MS. GEORGIEVA:  Well, I very much agree with you that the risk of recession has gone up.  We have calculated that about one-third equivalent of the world economy would have at least two consecutive quarters of negative growth this year and next year and that the total amount that would be wiped out by the slow down of the world economy is going to be between now and 2026, four trillion dollars, this is the size of Germany GDP gone and when we look at the picture, we are asking what are the drivers and, of course, what can be done?  What are the drivers?  They are the forces of disruption I started with, the impact of Covid on supply chains, the senseless war that is causing a push of prices up, especially the energy and food prices, and major disruptions as a result in how economies function.  The prices going up, inflation that is stubbornly high, and necessitates tightening of financial conditions that has gone faster than originally anticipated.  So, when we look at these drivers, then what are the consequences?  We are seeing slow down in all three key economies of the world.  Eurozone because primarily because of gas prices shooting up, China because of Covid disruptions, and the volatility of the housing sector.  We see a very significant problem in China dragging down growth.  And in the United States, still very strong labor market, but also losing a bit of momentum because interest rates are starting to bite.  And so when we are in this environment, the question for us this week is what can be done?  What we are advocating for, David, are actions in three areas.  First, contain inflation.  We cannot afford inflation to be a runaway train and we are risking if we don’t have strong action for this to happen.  But it is a very, very difficult role to navigate because if you don’t do enough, we are in trouble and, of course, inflation is a dramatic tax especially on the poor people. But if it tightens too much, then the fears of recession will materialize on a large scale.  We have to think of the strong dollar that comes with tightening of financial conditions and how it impacts developing countries and maybe you have some thoughts around that.  Secondly, it is painful for people, so some support is necessary, but that support has to be well-targeted, because if it is not, then we are adding fuel to the flames of inflation, and that working together, monetary policy, fiscal policy this year is absolutely paramount.  Otherwise, for anybody who is a driver, we would have monetary policy stepping on the brakes and fiscal policy stepping on the accelerator.  Not a good ride.  And three, and this is where I really want to hear more from you, we have to join forces to help emerging markets in developing economies that are particularly hard-hit by tightening of financial conditions.  You spoke about capital not being available to help them through, and also to get the big scary danger of that crisis under control because otherwise not only countries affected by it would suffer, the whole world would suffer.  So, not a rosy picture, but if we join forces, if we act together, we can reduce the pain that is ahead of us in 2023.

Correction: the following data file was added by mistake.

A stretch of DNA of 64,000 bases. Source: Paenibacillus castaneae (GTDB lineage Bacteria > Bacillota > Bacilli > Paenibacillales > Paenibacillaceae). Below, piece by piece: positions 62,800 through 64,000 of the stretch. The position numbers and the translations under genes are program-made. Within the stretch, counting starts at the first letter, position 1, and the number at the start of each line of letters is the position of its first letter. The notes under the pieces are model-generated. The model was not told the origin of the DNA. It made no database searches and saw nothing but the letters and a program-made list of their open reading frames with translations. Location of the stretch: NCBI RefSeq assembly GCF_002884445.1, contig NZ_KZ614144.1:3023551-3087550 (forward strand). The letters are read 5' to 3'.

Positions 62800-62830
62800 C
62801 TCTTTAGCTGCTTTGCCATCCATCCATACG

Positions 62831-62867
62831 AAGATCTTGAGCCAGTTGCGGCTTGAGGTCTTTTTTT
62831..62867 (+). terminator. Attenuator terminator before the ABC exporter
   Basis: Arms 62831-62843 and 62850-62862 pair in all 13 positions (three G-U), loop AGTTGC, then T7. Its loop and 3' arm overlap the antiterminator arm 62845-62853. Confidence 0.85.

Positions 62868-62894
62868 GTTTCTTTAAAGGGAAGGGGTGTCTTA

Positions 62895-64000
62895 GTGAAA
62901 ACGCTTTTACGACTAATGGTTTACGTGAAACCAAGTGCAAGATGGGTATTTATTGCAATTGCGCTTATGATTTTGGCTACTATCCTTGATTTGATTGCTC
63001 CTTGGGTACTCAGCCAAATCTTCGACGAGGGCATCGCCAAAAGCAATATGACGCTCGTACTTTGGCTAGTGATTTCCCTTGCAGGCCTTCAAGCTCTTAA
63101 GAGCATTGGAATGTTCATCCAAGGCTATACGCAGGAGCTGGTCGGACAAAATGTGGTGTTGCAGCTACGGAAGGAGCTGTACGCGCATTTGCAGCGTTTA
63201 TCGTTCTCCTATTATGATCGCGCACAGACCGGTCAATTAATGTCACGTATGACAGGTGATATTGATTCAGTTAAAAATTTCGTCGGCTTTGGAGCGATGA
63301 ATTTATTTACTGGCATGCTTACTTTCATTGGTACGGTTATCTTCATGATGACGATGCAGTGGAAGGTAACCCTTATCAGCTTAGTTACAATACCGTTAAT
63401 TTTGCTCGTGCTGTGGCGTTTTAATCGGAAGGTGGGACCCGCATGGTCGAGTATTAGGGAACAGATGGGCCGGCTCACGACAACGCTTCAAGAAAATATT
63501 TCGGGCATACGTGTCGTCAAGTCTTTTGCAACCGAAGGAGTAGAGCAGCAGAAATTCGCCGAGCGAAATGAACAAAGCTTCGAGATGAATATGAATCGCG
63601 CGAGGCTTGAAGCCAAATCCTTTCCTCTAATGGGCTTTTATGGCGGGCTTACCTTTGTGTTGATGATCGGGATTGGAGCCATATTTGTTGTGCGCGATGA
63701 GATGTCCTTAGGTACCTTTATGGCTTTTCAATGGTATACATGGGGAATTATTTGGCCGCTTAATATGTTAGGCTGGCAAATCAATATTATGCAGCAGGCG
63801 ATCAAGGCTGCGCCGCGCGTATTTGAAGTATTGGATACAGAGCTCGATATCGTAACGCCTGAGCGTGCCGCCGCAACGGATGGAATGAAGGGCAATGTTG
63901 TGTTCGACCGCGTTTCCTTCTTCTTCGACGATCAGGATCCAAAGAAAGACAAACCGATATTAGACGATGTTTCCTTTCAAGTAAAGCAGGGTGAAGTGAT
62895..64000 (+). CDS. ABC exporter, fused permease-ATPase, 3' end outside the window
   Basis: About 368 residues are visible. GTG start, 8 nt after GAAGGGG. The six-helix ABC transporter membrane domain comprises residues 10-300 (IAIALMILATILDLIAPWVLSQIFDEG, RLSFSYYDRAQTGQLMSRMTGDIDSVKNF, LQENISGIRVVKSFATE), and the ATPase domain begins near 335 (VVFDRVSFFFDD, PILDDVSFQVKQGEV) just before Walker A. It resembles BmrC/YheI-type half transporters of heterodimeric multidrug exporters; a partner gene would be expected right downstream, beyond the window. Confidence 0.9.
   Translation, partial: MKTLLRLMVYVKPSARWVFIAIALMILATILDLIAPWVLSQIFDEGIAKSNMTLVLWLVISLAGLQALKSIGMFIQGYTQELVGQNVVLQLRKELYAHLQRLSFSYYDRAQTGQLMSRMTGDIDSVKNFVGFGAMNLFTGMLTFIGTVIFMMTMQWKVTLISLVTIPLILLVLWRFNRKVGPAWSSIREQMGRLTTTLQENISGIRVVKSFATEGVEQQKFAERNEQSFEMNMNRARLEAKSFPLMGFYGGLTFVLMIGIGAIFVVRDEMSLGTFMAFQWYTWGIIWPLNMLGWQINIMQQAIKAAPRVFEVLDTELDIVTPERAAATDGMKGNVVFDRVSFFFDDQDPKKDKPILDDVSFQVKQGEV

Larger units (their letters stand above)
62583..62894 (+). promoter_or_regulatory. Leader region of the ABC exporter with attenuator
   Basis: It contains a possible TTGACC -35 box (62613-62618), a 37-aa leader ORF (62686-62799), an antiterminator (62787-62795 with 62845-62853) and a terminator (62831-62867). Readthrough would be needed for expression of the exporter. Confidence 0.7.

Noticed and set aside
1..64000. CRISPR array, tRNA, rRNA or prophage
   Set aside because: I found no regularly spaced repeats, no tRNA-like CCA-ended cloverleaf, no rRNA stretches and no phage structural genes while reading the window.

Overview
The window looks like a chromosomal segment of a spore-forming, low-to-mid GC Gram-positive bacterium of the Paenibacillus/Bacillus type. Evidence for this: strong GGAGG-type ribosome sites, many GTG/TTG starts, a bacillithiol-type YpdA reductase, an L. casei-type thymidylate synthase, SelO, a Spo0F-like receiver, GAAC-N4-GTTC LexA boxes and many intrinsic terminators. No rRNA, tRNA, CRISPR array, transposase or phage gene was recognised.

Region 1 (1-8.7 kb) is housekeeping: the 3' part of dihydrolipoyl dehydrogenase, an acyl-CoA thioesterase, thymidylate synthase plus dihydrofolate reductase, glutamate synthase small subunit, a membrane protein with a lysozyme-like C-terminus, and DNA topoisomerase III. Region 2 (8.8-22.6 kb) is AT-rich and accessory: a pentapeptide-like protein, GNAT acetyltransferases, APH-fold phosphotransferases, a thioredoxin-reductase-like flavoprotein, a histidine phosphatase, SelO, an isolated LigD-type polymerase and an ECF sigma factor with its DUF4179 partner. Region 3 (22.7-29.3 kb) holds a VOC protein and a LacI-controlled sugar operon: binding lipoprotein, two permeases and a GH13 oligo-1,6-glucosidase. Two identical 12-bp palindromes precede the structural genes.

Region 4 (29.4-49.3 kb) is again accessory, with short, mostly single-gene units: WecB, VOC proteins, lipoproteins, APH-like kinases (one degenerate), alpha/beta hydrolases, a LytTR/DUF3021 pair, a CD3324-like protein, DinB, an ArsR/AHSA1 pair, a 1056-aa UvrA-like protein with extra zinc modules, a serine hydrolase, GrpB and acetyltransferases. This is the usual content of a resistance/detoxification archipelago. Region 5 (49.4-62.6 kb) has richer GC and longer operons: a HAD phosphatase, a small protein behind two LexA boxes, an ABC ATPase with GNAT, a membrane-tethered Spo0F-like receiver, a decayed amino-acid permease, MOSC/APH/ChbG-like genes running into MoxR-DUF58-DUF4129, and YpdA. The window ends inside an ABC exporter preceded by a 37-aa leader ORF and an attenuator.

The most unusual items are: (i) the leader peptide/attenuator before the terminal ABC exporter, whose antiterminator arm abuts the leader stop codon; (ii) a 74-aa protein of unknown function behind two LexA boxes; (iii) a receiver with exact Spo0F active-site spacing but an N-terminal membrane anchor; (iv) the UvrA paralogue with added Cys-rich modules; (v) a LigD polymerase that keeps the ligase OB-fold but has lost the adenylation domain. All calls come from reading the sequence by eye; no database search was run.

MR. MALPASS:   That’s right.  And it’s a global community effort.  One of the issues is how to get more production.  How to get more growth.  And that, I think, you know, starts normally with advanced economies.  They have more capital and the ability to really apply it to various sectors.  That will help with inflation and that’s, you’re exactly right, that’s super important.  I think markets look ahead, so one of the things is, if there can be a concerted effort to describe growth policies going forward, ones that add to supply, then that immediately begins to address some of the concerns about inflation expectations which are so important to get down.  We have to face the starting point that interest rates were probably too low at the beginning of the cycle, substantially too low, so some parts of the world are still getting back to what might be a neutral spot.  So, getting there quickly is important.  And then as we think about then the capital flows, I do think there needs to be a rethinking by the advanced economies of some of the basics.  One would be to have debt limits.  It’s very hard to think of a world growth environment where a certain small group of countries have unlimited amounts of debt that they can issue during, even during a crisis, or apart from a crisis, because as the governments do that, it takes up the available capital.  And then we also have this issue that I mentioned of central banks buying the bonds, which had never been done prior to 2009, the bonds, but only of the advanced economies.  And so that creates this bias, there’s both a regulatory and a capital bias within the world, that works against the developing countries.  So that takes me to the, you’re exactly right about the need to keep targeted -- if you have subsidies, have them be targeted, because there’s only so much fiscal space, fiscal availability, whether you’re in advanced economies or in developing countries, there can’t be a subsidy for everybody because then you quickly run out of money.  So as World Bank works hard on individual developing countries, a primary concept that we’re doing is both supporting the emergency situation, for example, we’re doing that now with big food programs, but then also trying to help the countries have better policies that have fewer subsidies for the upper end --